4. The printer graveyard
Today's enterprise-class printers and fax machines come with internal hard drives. These state-of-the-art devices store images of everything they process, exposing data from any department that uses them. Compromise is possible when administrators don't use available encryption and user IDs and don't automatically delete data off the drive on a schedule, such as every two hours, clarifies Shumard.
The same data from the same file types -- from company directories to strategic plans found in Word, Excel, PowerPoint, and innumerable formats -- are up for grabs when these devices are decommissioned or returned off lease without the enterprise first wiping the drives by degaussing or overwriting them.
"There have been cases where remnants of credit card and social security numbers were left on these devices or classified military or government data was being pulled out of hard drives left in these devices when they were decommissioned, says Gordon.
In fact, he notes printer memory can be a liability even before it goes to the great scrapyard in the sky: "Hackers have also perpetrated bogus service calls posing as copier service technicians in order to steal proprietary IP from devices still in service."
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Now, not just anyone can easily hack every device with RAM. "Many of these devices have proprietary OSs such that you cannot break the code with less than a high level of security knowledge," says Ondrej Krehel, CISO of IDentity Theft 911. However, when these devices process documents, the system often stores the document in three different formats in three different places, including PDF files dropped in temporary folders on the user's computer, explains Krehel.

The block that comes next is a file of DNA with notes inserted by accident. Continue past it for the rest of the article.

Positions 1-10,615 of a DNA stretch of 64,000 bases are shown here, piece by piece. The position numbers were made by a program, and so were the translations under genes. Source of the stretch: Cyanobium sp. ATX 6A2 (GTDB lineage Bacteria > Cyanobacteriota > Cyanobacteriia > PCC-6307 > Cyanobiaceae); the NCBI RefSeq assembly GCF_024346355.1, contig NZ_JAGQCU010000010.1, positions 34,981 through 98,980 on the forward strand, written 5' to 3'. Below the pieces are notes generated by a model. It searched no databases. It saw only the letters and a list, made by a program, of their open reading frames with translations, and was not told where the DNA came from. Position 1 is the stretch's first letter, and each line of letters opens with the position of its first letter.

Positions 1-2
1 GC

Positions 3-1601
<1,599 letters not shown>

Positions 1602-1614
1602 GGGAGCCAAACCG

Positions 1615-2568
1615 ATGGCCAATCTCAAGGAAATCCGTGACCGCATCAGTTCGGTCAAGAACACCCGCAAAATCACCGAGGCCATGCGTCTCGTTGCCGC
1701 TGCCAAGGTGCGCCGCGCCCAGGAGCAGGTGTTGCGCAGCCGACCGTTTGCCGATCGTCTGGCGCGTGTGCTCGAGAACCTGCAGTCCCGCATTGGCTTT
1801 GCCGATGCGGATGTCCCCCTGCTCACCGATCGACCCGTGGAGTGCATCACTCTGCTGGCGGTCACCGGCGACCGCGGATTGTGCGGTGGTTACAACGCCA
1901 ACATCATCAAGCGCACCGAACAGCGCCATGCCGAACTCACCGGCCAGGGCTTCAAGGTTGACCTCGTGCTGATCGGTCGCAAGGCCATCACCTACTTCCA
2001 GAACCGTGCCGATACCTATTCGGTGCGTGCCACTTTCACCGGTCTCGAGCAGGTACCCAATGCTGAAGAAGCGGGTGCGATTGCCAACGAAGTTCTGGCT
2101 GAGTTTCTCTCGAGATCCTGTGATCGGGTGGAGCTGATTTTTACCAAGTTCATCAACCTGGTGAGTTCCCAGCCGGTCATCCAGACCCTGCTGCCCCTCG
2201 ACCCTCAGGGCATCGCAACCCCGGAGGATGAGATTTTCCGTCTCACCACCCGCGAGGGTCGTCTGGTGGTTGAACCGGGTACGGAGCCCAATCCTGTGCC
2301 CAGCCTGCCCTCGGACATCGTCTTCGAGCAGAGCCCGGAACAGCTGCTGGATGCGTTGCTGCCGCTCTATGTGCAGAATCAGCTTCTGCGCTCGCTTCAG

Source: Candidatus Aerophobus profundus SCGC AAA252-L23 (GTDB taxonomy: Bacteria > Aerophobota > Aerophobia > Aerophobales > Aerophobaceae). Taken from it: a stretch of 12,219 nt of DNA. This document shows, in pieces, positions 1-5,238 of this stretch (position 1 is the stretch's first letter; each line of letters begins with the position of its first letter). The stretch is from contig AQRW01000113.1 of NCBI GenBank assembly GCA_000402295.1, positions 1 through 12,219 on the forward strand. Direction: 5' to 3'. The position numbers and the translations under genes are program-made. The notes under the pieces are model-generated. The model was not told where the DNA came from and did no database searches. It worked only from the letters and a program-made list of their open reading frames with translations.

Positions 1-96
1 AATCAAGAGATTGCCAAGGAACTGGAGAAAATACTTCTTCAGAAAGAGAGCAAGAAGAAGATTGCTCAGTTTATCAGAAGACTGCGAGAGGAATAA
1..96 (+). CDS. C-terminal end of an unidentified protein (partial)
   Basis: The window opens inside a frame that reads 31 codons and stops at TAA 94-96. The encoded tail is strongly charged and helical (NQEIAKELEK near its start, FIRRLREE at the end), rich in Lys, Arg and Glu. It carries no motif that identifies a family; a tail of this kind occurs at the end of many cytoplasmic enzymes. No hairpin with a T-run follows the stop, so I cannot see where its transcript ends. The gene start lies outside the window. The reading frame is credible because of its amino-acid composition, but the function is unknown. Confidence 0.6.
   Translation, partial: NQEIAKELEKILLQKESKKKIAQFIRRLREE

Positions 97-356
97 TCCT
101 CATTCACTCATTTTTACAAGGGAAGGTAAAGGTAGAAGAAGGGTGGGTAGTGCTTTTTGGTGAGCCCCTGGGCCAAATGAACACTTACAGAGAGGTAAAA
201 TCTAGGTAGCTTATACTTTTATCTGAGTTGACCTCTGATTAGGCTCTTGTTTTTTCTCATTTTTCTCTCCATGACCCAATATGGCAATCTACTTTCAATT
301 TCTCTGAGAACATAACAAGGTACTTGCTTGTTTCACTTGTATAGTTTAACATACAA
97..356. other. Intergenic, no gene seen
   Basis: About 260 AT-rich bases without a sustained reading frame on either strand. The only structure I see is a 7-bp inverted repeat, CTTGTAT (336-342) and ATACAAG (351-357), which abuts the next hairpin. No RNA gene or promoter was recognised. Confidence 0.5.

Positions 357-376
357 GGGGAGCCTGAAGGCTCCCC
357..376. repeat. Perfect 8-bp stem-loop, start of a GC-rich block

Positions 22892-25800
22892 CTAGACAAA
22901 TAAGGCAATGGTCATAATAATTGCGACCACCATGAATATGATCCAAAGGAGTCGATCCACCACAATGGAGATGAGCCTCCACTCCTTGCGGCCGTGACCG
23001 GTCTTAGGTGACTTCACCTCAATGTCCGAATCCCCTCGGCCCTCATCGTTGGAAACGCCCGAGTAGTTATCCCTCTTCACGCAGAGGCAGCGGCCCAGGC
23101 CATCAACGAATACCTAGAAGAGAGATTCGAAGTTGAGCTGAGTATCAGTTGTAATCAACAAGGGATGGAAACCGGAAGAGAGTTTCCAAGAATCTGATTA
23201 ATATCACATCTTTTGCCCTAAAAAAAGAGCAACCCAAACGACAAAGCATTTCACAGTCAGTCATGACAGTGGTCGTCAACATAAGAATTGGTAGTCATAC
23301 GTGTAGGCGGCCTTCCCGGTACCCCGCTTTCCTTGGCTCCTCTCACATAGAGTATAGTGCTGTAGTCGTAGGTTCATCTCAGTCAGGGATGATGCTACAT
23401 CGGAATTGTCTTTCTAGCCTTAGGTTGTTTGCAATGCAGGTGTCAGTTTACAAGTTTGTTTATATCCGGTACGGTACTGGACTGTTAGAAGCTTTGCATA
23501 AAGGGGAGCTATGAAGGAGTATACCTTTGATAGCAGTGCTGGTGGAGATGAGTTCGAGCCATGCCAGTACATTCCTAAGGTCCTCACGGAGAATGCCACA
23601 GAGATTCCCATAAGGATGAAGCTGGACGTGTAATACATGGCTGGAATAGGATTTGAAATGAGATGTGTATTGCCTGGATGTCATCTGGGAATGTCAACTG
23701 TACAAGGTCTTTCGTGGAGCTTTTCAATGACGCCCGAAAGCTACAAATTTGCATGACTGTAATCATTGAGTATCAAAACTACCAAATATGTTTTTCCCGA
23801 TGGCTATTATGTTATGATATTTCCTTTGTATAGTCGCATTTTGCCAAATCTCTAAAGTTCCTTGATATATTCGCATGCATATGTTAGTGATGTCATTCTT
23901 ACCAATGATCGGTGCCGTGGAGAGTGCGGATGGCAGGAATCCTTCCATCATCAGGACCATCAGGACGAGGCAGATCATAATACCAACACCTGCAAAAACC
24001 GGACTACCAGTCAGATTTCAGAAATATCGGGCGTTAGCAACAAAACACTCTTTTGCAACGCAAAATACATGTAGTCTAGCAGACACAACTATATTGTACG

If there is nothing in the security plan to account for this system behavior, the data becomes as vulnerable as the user's computer is.
5. Test systems and development environments
The enterprise should test new systems before deploying to the production environment. That's clear.
However, when IT or developers use live data in test systems, they can expose whatever information the departments for which the enterprise has slated the systems typically handle. If live data including PII or Intellectual Property is left on the test system, people on the test team and departmental end users who are testing the system may be able to get to it, says Ruben Obregon, former CISO at a medium-sized non-profit organization.
"And if the test data remains on a hard drive that is reused later, still others could reach it," Obregon says.
"I have seen production data make its way into development environments that lack the same controls normally found in production. Whether those are access, encryption, or integrity controls, all bets are off when people move this data into an environment that is not quite as locked down such as development or QA," says Bellis.
"I have witnessed issues where production data was migrated to a less controlled environment and, despite nothing but good intentions, managed to end up on completely open environments such as consultant laptops and portable devices," he says.
Read more about data protection in CSOonline's Data Protection section.